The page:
Thursday, July 26, 2007

Depressing loans

More Americans own homes than ever before, 69% in fact. Which really means that banks own more homes than ever before. And more and more people are defaulting on those mortgages.

Subprime loans are those made to borrowers with less-than-perfect credit histories. The U.S. $1.2 trillion subprime mortgage market is in jeopardy as loan performance continues to deteriorate due to increasing delinquencies, hedge fund losses, and slashed ratings on billions of dollars of subprime securities.

Chrysler and Alliance Boots are two companies seeking financing for buy-outs. But banks were unable to entice investors to finance either deal, even at higher interest rates. A credit crunch is underway.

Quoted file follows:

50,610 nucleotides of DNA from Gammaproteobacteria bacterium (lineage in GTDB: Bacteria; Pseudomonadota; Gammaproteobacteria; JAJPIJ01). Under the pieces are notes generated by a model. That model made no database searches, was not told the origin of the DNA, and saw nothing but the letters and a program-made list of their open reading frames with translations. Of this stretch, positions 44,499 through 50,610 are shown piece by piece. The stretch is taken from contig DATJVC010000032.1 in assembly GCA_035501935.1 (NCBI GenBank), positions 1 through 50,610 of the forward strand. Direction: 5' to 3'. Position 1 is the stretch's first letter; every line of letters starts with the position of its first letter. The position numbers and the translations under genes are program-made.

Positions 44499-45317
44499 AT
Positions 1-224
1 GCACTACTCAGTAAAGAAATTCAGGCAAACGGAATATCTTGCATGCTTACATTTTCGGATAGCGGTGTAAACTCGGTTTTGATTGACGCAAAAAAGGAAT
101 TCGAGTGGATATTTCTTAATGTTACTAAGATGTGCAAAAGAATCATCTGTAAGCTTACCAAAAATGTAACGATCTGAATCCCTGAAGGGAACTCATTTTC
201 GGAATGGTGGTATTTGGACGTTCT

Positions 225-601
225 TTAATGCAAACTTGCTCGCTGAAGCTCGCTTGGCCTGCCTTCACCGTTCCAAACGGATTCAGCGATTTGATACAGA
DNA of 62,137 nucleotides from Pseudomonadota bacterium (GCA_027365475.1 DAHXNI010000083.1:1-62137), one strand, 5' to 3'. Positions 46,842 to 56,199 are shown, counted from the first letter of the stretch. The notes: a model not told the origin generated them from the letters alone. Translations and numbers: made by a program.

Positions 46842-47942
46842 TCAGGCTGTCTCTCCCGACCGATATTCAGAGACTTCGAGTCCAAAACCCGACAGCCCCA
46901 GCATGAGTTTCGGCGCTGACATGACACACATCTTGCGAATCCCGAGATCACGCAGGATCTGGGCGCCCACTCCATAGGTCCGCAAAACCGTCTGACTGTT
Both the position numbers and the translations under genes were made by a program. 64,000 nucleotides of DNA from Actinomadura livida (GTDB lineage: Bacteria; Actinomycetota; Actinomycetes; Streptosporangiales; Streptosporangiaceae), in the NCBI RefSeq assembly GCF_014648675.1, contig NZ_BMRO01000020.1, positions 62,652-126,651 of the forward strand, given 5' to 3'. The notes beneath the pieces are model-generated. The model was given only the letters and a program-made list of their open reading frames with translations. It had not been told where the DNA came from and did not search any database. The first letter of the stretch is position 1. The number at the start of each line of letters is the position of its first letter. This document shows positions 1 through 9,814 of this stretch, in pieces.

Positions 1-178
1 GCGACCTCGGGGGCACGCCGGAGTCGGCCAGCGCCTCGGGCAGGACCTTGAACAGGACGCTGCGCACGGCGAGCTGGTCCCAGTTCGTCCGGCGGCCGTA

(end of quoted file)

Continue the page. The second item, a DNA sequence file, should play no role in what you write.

Countrywide Financial, the US’s largest mortgage lender, saw a 33 percent drop in profits. CEO Angelo Mozilo said the housing market is so bad the top ten mortgage lenders will have to merge or they’ll go out of business. Mozilo’s a smart man: in the last year he’s netted some $380 million from selling Countryside stock.

According to Bloomberg radio, monthly issuance of CDOs - Collateralized Debt Obligations, a fancy name for packages of debt instruments - recently dropped 93% from $42 billion to just $3 billion, a significant tightening of liquidity.

With people not able to sell homes, not many people are buying them: weekly mortgage applications dropped 3.6% last week.

And with banks not lending and the stock market maybe going down, getting capital is getting tough these days. Depression on the horizon? Maybe. But not for Angelo Mozilo.

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